Well, whatever he was doing, it was working. Dylan was still in great form when I saw him a few years later at Chicago’s United Center on the Love and Theft tour. And then, when I saw him March 5, 2004, at the Aragon Ballroom and the following night at the Riviera Theatre, things had changed. Without explaining why, Dylan had stopped playing guitar and spent the showing standing behind a keyboard. He seemed less animated. The shows weren’t bad by any stretch, but compared to what I had witnessed earlier, they were disappointing. By last year, when Dylan played Oct. 27 at the Sears Centre, he seemed to have found his footing again, and it was a pretty solid performance.

And so, when I went to see Dylan last week (Oct. 29 at the Chicago Theatre… for some reason, I always seem to see Dylan concerts around Halloween), I wasn’t sure what to expect. I’d read that he had returned to playing guitar a little bit. He was touring with Elvis Costello and Amos Lee as his opening acts.

Amos Lee is not my cup of tea – a smooth, professional folk-pop singer whose music is inoffensively pleasant… so inoffensive that it bugs me. I can see why it might appeal to some of Dylan’s fans, but to my ears, it sounds closer to the music of Dylan’s son’s band, the Wallflowers, than the old man’s music.

I’m a big fan of Elvis Costello, on the other hand. Even if I have been frustrated occasionally by his dabblings in too many genres and his pretensions toward classical music and jazz standards, at his core, he’s still an excellent singer-songwriter. His solo acoustic set at the Chicago Theatre was top-notch stuff, with some classic tunes such as “Radio Radio” and “(What’s So Funny ‘Bout) Peace, Love and Understanding” as well as two new unreleased songs and that “Scarlet Tide” song from the “Cold Mountain” soundtrack, which he’s been playing lately as an anti-war anthem. Costello stepped to the side of the mike during that tune and actually sang out to the huge theater unamplified, a terrific and moving moment slightly marred by the annoying electronic tinkle of someone’s cell phone.

Dylan did indeed play guitar, for the first three songs, before moving over to the keyboard. He seemed to play well enough, though without the same fire or finesse that he had nine years ago. His voice has narrowed down to a raspy croak with a range of just a few notes. On some songs, Dylan has figured out ways of making that croak work, flattening out or lowering melodies but still putting across his words with conviction and clarity. At other times, he just can’t make it work. Case in point: The second song of the night, “Lay, Lady, Lay,” had virtually no vocal melody at all. It’s not that I was expecting a pretty croon out of this guy, but hearing Dylan creakily reciting the words to this song gave me the feeling that I was watching a great singer-songwriter whose powers of performance had been diminished by time and age. There’s still something moving about seeing such a legend, even in his twilight, but I felt a twinge of sorrow.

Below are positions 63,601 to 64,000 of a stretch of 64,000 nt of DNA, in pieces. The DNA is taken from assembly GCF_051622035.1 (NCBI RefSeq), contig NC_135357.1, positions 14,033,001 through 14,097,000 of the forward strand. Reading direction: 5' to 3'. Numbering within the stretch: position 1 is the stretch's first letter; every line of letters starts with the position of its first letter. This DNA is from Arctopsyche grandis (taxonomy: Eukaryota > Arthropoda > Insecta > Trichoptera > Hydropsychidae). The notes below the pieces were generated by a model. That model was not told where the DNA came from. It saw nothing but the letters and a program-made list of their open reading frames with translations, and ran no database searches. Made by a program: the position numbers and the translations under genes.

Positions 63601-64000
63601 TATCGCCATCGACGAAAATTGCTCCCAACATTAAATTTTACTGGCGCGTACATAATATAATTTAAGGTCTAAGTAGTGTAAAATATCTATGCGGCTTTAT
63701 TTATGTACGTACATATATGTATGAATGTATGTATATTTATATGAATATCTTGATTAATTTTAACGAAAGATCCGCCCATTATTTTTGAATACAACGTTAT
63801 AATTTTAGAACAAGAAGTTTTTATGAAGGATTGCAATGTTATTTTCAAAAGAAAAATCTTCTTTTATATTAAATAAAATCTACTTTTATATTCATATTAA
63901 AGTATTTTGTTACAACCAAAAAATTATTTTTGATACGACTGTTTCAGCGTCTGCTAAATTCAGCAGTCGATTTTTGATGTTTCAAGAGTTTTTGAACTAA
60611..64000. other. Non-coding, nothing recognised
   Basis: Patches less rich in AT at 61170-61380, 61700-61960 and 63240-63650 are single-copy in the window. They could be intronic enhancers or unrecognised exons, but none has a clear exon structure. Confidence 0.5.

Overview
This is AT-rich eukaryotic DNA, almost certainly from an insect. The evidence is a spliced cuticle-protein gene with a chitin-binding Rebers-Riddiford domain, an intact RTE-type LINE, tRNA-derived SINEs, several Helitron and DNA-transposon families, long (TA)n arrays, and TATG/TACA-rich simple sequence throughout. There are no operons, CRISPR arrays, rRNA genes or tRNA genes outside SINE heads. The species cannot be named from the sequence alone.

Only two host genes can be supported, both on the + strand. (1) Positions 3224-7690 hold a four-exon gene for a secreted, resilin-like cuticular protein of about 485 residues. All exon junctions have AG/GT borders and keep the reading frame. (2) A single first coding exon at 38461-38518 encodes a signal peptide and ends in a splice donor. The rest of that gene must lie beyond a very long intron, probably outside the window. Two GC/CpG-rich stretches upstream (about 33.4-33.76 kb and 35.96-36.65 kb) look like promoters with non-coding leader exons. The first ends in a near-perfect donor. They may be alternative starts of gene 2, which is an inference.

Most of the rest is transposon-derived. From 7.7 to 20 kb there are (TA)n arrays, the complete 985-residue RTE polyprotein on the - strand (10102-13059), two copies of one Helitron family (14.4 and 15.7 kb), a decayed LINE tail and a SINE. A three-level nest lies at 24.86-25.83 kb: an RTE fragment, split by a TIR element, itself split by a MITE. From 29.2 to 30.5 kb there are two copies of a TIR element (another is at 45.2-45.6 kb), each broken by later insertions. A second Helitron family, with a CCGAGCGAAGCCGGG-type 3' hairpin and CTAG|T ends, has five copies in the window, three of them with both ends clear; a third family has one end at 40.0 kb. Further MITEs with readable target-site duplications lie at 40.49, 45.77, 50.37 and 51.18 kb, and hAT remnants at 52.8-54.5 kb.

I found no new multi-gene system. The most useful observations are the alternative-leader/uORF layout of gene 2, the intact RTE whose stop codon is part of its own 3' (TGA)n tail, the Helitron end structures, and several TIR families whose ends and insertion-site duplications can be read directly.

As the show went on, Dylan seemed to find his groove on certain songs. “Ain’t Talkin’,” my favorite track off his 2006 album Modern Times sounded excellent, but then again, as a recent composition, it was constructed specifically for that aged voice, not for the voice of Dylan as a young man. It’s lovely how this minor key tune ends on a major chord, like a ray of sun bursting through the gloom at the last second.

At times, Dylan’s band seemed to be tiptoeing around him, perhaps keeping the music nimble to give some space for his voice. His current musicians are great at playing old-time blues-rock with a jazzy touch, and at times, they were really cooking. However, the group has a tendency to make all of Dylan’s songs, even the old ones, sound like the music on Modern Times and Love and Theft. Some sonic variety would have helped.

As the concert entered the home stretch, I got the feeling Dylan was playing his standard classic concert-closers with a somewhat lackadaisical or perfunctory attitude. First, I have to wonder about his song selection. He does toss in obscure old tracks at every show, but with so many great songs to choose from, does he have to play “Highway 61 Revisited,” “Like a Rolling Stone” and “All Along the Watchtower” near the end of every concert? “Like a Rolling Stone” lulled instead of rocking, with Dylan sounding weary. During the encore, Costello and Lee joined Dylan onstage for “I Shall Be Released.”

Overall, Dylan and his band put on an all-right show, but this Dylan was a pale shadow of the Dylan I’d seen at Maple Leaf Gardens.

SET LIST: Cat’s in the Well / Lay, Lady, Lay / I’ll Be Your Baby Tonight / You’re a Big Girl Now / Rollin’ And Tumblin’ / Spirit on the Water / Cry a While / Workingman’s Blues #2 / Things Have Changed / Under the Red Sky / Highway 61 Revisited / Ain’t Talkin’ / Summer Days / Like a Rolling Stone / ENCORE: I Shall Be Released / Thunder on the Mountain / All Along the Watchtower